Effective Herbs for Exercise and Stress, says Dr. Huberman
Two herbs that can reduce stress, one of which can improve exercise performance, plus two that boost testosterone. Watch Dr. Andrew Huberman explain why he uses them.
In an interview with Tim Ferriss, Dr. Andrew Huberman explains why he takes these four herbs:
- Ashwagandha for stress and sleep
- Rhodiola Rosea for exercise enhancement
- Indonesian Tongkat Ali for libido and testosterone
- Fadogia agrestis for testosterone
I’ll embed the video below and summarize what Dr. Huberman has to say about his experience with these herbs, and explain more about them.
Two Adaptogens that Can Improve Sleep and Exercise
Adaptogens are plants (typically herbs) and mushrooms that help your body respond to stress, anxiety, fatigue and overall well being. Adaptogens bring your body back to a steady balance by managing both physical and mental stressors.
The goal of taking adaptogens is to return your body back to a state of balance (homeostasis). The herbal action in adaptogens increases or decreases chemical reactions within your body.
For example, if you’re stressed (elevated cortisol), an adaptogen will respond by reducing cortisol levels. If you experience chronic fatigue with low cortisol levels, an adaptogen will increase the level of cortisol in your body.
Typically adaptogens act to reduce Adaptogenic herbs that are derived from plants that have the ability to help respond to stress by normalizing the body’s metabolic functions and support the adrenal glands (which produce the stress hormone, cortisol).
Cortisol is widely known as the stress hormone. It’s needed in sufficiently high amounts in the morning to wake us up and then ideally should gradually taper off throughout the day until it’s at its lowest level prior to and during sleep.
Cortisol Levels Over 24 Hours
Two popular adaptogens that lower cortisol are ashwagandha and rhodiola rosea, but only one may boost testosterone, and you need to take them at the right time.
Ashwagandha helps with stress
Ashwagandha is a potent suppressor of cortisol. (It may also increase testosterone, perhaps through suppression of cortisol.) Given that we do not want cortisol to be downregulated during the day, Dr. Andrew Huberman suggests that it be taken later in the day (in doses between 400 and 600 milligrams), but not before exercise.
Moderate to high intensity exercise provokes increases in circulating cortisol levels. And that’s what you want to happen. The increases in cortisol seen during exercise are “critical to the control and regulation of energy metabolism and thus exercise performance capacity” .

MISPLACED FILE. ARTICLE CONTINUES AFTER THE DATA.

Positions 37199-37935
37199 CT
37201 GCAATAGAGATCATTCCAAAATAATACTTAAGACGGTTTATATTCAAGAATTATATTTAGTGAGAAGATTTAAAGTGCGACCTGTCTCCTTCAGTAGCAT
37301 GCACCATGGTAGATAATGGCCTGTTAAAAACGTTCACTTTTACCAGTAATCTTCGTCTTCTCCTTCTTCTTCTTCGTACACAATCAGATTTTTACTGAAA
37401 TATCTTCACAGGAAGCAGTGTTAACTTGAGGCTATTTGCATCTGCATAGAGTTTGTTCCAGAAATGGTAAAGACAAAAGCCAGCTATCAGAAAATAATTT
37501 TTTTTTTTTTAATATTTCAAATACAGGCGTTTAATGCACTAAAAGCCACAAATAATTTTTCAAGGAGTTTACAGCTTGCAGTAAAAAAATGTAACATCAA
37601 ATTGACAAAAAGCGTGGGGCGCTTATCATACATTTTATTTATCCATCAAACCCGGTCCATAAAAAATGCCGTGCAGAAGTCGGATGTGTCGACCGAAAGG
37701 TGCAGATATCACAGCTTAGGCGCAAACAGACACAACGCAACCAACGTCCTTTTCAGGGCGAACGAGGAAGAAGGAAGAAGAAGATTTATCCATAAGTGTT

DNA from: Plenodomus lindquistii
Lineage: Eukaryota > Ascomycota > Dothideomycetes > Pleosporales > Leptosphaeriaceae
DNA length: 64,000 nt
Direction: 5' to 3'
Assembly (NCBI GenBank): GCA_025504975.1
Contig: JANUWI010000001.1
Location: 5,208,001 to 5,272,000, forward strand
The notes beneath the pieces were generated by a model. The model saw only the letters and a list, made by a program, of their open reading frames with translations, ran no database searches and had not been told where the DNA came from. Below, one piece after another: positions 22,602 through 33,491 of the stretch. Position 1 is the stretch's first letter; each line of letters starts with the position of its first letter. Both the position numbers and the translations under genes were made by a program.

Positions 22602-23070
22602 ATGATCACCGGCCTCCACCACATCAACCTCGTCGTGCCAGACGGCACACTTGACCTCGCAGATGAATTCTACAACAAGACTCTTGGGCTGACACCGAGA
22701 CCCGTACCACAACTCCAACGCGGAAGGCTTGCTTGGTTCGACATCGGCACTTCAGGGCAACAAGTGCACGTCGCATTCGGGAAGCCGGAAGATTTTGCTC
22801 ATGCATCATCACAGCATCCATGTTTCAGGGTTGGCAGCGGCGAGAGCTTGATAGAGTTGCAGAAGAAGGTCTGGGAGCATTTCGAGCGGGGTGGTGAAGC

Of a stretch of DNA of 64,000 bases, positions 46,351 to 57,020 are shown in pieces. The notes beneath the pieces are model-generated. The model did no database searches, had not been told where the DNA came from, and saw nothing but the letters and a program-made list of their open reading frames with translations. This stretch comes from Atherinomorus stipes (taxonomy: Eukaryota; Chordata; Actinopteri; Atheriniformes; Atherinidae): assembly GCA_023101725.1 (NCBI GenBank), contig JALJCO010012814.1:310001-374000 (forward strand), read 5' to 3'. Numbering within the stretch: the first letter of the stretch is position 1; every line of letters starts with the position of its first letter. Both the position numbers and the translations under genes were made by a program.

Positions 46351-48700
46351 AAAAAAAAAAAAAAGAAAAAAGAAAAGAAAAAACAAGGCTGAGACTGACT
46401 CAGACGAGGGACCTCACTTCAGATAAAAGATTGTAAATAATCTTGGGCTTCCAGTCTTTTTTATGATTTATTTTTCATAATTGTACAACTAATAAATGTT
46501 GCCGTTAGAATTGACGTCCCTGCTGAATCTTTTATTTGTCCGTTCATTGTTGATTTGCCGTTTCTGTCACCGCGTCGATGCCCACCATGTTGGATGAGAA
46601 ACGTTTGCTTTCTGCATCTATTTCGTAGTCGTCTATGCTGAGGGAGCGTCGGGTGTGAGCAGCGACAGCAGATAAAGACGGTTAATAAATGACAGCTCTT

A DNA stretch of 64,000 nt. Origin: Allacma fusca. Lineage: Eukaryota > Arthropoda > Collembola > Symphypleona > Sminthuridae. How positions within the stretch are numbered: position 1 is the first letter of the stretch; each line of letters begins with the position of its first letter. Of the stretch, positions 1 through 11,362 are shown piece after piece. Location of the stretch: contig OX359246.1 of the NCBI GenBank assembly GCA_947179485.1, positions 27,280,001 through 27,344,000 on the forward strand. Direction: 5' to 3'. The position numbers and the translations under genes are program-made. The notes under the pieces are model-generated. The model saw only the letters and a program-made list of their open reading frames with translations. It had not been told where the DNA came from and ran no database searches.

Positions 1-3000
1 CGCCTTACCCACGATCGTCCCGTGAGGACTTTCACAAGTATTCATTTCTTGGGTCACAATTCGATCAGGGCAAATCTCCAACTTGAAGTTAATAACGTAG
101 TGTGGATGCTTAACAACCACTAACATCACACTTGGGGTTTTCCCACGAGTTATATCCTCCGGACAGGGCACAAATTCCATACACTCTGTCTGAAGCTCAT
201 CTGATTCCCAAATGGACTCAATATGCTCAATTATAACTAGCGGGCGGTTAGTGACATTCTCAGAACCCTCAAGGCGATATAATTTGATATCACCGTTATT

Fortunately, although exercise will increase cortisol while exercising, this activity enables the cortisol to decrease cortisol levels later on and can improve sleep .
Consumer Lab tests supplements for purity and effectiveness. It’s a subscription-based service that I subscribe to. Their top Ashwagandha pick at the high dose range of 600 milligrams is GNC Herbal Plus Ashwagansha. The low end of the suggested range is 300 milligrams, and at that level, Consumer Lab recommends Jarrow Formulas Ashwagandha.
Rhodiola Rosea can improve your exercise experience
Like ashwagandha, rhodiola is an adaptogen that works to adapt to the abnormal levels of cortisol and help balance the body according to what it needs. This means that if cortisol levels are high, rhodiola will try and bring it down. If cortisol levels are low, rhodiola will try and bring it up.
In his interview with Tim Ferriss, Huberman said something I’ve never heard before about rhodiola:
“[Rhodiola] reduces perceived effort [while exercising] and allows for greater power output and endurance output… but it does not do that by suppressing cortisol.”
According to this 2022 study, subjects taking rhodiola showed a reduction in pain and muscle damage after exercise training, improved skeletal muscle damage, enhanced antioxidant capacity (thereby reducing oxidative stress), reduced perceived exertion and improved athletic explosive power. This was something that Huberman clearly experienced with his own exercise regimen subsequent to consuming rhodiola (see Timestamp 1:04 in the video).
Huberman suggests a dose of 200 milligrams of rhodiola 30 to 60 minutes before resistance training (weights and/or calisthenics), with the effects lasting up to four hours. In his case:
“… it’s kind of striking how after the workout you don’t feel as depleted. That perhaps is the main reason I started taking it… I no longer experience that if I take rhodiola…”
Huberman does on to say (edited for clarity):
Rhodiola clearly is having an effect on the central nervous system by reducing the total amount of adrenaline that’s released, or the efficacy of adrenaline epinephrine during high intensity effort or lung duration effort (referring to aerobic exercise). So what this effectively means is you’re able to generate the same amount of effort without the same amount of energy depleting neurochemicals.